Kickbacks, bribe inducements, and other forms of extortion were similar to armed robbery, but they were not carried out in such a blatant fashion. And the foreign companies involved thought they were worth it. As the AIPC put it, “Empowerment, if it is to be called that, was only a pretext; the deals were cooked by elites.” 

Throughout the first decade of the millennium, a new capitalist leviathan was legible in fundamentally changed rules of the game, but the full scale of its impact wasn’t as visible because African governments threw up a nearly impenetrable wall of secrecy. Then, in 2016, an explosive cache of documents chipped away at the wall, exposing a vast network of high-level political leaders implicated in the abuse of state resources. The most prescient of those who discovered the rising oligarchical structure of African capitalism in the second decade of the millennium was the AIPC. The group had made a specialty out of studying African elites and was perfectly primed to see the leviathan emerging out of the fog. 

In 2017, AIPC carried out research on the Panama leaks, painstakingly compiling lists of the government officials named in the Panama Papers and their links with wealthy foreign businessmen, and then made crosschecks and diagrams, trying to piece together companies and empires. Then they conducted interviews to find out how it worked. The result was a 37-page report in 2017 bearing the thudding title, ‘The Plunder Route to Panama: How African Oligarchs Steal from Their Countries’. What they saw did not fit neatly into the Washington idea of brave African reformers led, first, by the Organisation of African Unity (OAU) and then by its successor, the African Union (AU). The age of liberal reforms masked a dark side of the new Africa that bore all the hallmarks of the debt-equity swap scheme.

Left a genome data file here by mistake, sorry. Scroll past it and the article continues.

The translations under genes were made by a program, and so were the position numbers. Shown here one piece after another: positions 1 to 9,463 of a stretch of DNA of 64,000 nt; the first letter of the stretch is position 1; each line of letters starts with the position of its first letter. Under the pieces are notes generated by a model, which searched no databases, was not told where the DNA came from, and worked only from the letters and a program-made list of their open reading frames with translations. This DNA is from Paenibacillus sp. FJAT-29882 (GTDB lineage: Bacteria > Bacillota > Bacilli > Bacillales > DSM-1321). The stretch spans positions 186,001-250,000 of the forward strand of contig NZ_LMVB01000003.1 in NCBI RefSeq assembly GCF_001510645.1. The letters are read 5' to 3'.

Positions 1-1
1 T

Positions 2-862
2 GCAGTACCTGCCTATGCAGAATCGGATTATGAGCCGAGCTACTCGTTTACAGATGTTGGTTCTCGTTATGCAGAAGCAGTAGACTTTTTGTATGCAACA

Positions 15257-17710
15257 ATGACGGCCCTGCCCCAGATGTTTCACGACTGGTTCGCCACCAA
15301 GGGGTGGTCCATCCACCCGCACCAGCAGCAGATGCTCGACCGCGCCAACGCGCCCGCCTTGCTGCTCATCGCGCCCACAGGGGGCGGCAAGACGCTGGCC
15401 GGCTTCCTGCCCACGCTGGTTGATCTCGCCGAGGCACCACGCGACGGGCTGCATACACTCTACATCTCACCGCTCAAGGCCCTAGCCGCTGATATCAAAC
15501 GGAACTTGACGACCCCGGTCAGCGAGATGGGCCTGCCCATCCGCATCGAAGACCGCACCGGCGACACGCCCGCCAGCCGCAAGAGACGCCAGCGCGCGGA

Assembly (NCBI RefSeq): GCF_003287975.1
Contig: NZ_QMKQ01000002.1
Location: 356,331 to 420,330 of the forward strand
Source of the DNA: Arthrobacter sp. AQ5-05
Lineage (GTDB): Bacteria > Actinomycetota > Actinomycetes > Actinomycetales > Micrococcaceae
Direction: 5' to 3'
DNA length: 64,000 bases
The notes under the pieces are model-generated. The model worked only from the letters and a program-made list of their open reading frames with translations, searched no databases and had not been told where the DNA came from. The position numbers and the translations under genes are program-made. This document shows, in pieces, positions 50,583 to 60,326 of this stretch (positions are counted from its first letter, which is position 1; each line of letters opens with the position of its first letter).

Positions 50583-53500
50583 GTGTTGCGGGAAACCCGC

The authors of ‘The Plunder Route to Panama’ pioneered the idea that African political elites were using their clout to amass wealth in shady deals with multinational corporations. More than just a story about wealth or the blatant mixture of power and money, the economies they looked at were becoming a clannish system of private tyrannies – a group of African dictators who possessed both wealth and power. This perspective most conspicuously came into plain view in the Democratic Republic of the Congo (DRC) with the rise to power of the Kabila clan during the mid-2000s, headed by President Joseph Kabila. 

Using records in the Panama files, AIPC journalist Francis Mbala found evidence confirming claims by the Canadian multinational First Quantum that the Kabila government had a direct hand in something larger than petty corruption. Two places of circumstantial evidence in the Panama Papers were First Quantum and Kabila’s twin sister Jaynet’s hand, as an empowerment beneficiary, in kickbacks and mining licences from the state. When it came to money, Jaynet Kabila delighted in using privilege. 

When Mbala asked Saint Augustin Mwenda Mbali, the Director-General of the anti-corruption agency OSCEP (Observatoire de Surveillance de la Corruption et de l’Ethique Professionnelle), why Jaynet Kabila’s appearance in the Panama Papers had not been investigated, he shrugged off the insinuation of corruption. The OSCEP had been set up by none other than Joseph Kabila himself, amid much public fanfare, on the promise of “zero tolerance” for corruption and “filling the jails with economic criminals”. Overnight, it was part of the new order, the visible superstructure of Kabila’s regime, with not a single economic criminal in jail. 

Jill Biden (R), wife of the US President Biden, and Jaynet Kabila, twin sister of the former Democratic Republic of Congo President and head of the Laurent-Desire Kabila foundation, pose for a picture, in Kinshasa, on July 4, 2014. Photo: Junior D. Kannah / AFP

Since his election into office in 2006, Kabila had built up a hierarchy of power in the DRC that harked back to the Mobutu era. He won the presidency again in 2011 with such embarrassing ease that authors of a 2011 Amnesty International report titled, ‘Making a Killing: The Diamond Trade in Government-controlled DRC’, mused, “And who invented this system?” The way the authors answered the question, and not without equivocation, was that “it used to take a different form, but it was invented by the West”. Slowly, power was drained from the executive, from parliament, from the regions, the judiciary, business, and the media. It all found its way into the hands of the Kabila clan.